I first started thrifting in high school because it was the most affordable way to shop on a minimum-wage budget. My favorite store was Aardvark in Venice, where the racks were full of vintage items — floral dresses from the fifties and cashmere crewnecks with just the tiniest moth holes that could be fixed with a needle and thread. We weren’t thinking about it then, but thrifting is seriously sustainable.
We’ve talked about the environmental impact of fast fashion. Plus, how to sell your used clothes—and make money. But what will you do with that cash in hand? Please don’t turn around and drop it at the mall, where it’s difficult to find brands that don’t wreak environmental havoc. Save your closet—and the planet—and buy preloved! I’ve been buying used clothes since high school and at this point 95% of my closet is from a thrift shop, consignment store or swap party. But for a lot of people, just the idea of shopping preloved gives them the heebie jeebies. Fear not, friends! You can save yourself a ton of money…
I first met Sarah Jane Morris when she rolled up to an EcoStiletto party in her biodiesel Mercedes—and confessed that she’d spent the morning dumpster diving for biofuel with her rock-star husband. I thought she was the coolest girl on the planet. Eight years and two kids later, the former star of “Brothers and Sisters,” soon to be seen on NBC’s “The Night Shift,” is even cooler. Especially now that she’s taking the Shop Drop Challenge with us! Sarah shared her philosophy on shopping, swapping and her favorite place to score preloved fashion in this Mommy Greenest exclusive.
“This is the year that your closet is going to start to reflect your values; the purchases you make will be thoughtfully considered and you’ll only buy pieces you really love. If that’s your resolution, but you’re having a hard time starting, we have some tips for you. Do a fashion ‘fast”… the #SHOPDROP2016 Challenge.” Read the rest on Magnifeco!
“An avid consignment shopper, Sarnoff saw the solution as encouraging women to embrace so-called ‘preloved fashion,’ through swap parties or at thrift stores, in order to break the ‘fast fashion’ cycle of consumption and waste.” Read the rest of the story on Priscilla Woolworth’s LOLA.com.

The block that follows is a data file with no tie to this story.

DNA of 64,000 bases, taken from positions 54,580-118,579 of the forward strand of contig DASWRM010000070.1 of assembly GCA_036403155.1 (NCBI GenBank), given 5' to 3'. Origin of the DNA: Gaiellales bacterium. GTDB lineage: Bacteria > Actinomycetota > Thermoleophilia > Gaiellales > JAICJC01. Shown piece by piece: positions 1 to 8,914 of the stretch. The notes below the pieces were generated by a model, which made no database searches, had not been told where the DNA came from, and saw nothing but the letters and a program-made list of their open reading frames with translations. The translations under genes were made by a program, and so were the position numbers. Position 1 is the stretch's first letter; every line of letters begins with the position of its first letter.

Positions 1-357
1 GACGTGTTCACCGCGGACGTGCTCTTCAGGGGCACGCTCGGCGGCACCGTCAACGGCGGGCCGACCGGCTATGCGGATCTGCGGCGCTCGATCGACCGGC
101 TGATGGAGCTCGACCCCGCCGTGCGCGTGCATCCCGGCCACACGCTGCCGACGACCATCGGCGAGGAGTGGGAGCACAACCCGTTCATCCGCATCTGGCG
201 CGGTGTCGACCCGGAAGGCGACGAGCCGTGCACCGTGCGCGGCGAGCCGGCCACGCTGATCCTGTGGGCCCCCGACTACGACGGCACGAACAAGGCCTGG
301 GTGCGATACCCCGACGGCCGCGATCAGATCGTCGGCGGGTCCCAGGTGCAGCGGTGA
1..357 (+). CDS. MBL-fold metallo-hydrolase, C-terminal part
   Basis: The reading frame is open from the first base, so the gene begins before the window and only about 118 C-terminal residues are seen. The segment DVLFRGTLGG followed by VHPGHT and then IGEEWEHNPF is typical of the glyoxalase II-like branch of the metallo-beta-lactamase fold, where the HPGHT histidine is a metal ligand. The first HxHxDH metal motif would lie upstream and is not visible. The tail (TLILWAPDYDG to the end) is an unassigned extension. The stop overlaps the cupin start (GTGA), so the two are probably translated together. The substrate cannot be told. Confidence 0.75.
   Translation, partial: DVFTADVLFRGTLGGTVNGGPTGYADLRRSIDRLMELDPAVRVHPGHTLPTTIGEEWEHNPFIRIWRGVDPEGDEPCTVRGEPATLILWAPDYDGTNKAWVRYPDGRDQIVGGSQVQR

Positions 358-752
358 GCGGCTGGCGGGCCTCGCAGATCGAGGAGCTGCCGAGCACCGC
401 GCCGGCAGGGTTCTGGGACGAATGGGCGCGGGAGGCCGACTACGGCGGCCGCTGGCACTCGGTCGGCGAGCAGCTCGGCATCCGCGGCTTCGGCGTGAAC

You know her as the skeptical wife of uber-environmentalist Ed Begley Jr. on Discovery’s “Living with Ed” and the Bite Size TV web series “Our Green House.” But did you know that Rachelle Carson-Begley is an ecoista in her own right? The actress and television personality opens up about her motivation for taking the Shop Drop Challenge in this exclusive Mommy Greenest interview.
You’ve read about fast fashion, in which underpaid workers in third-world countries provide western consumers with cheap and disposable goods. You’re all clear on cotton, which uses 17% of the world’s insecticides and is 94% Genetically Modified. And that the textile industry is the world’s second largest water polluter, after agriculture. But with that in mind, sometimes you just have to shop, right? Which is why it makes sense now to figure out what matters to you when it comes to the clothes and accessories that you buy–especially if you’re concerned about your impact on the Earth. (For more on that, check out the Mommy Greenest Guide to Going Green.)…
Down is getting more responsible. Last year, eco fashion innovator Nau joined forces with The North Face and Textile Exchange to support the Responsible Down Standard, which helped businesses using down move away from birds that were live-plucked and/or force-fed. Awful, right? But now Nau’s taking things a step further by using 100% recycled down. Since I’m all about recycled eco fashion, this video just about made me cry. Plus: Slashing pillows and slo-mo feathers? What’s not to like!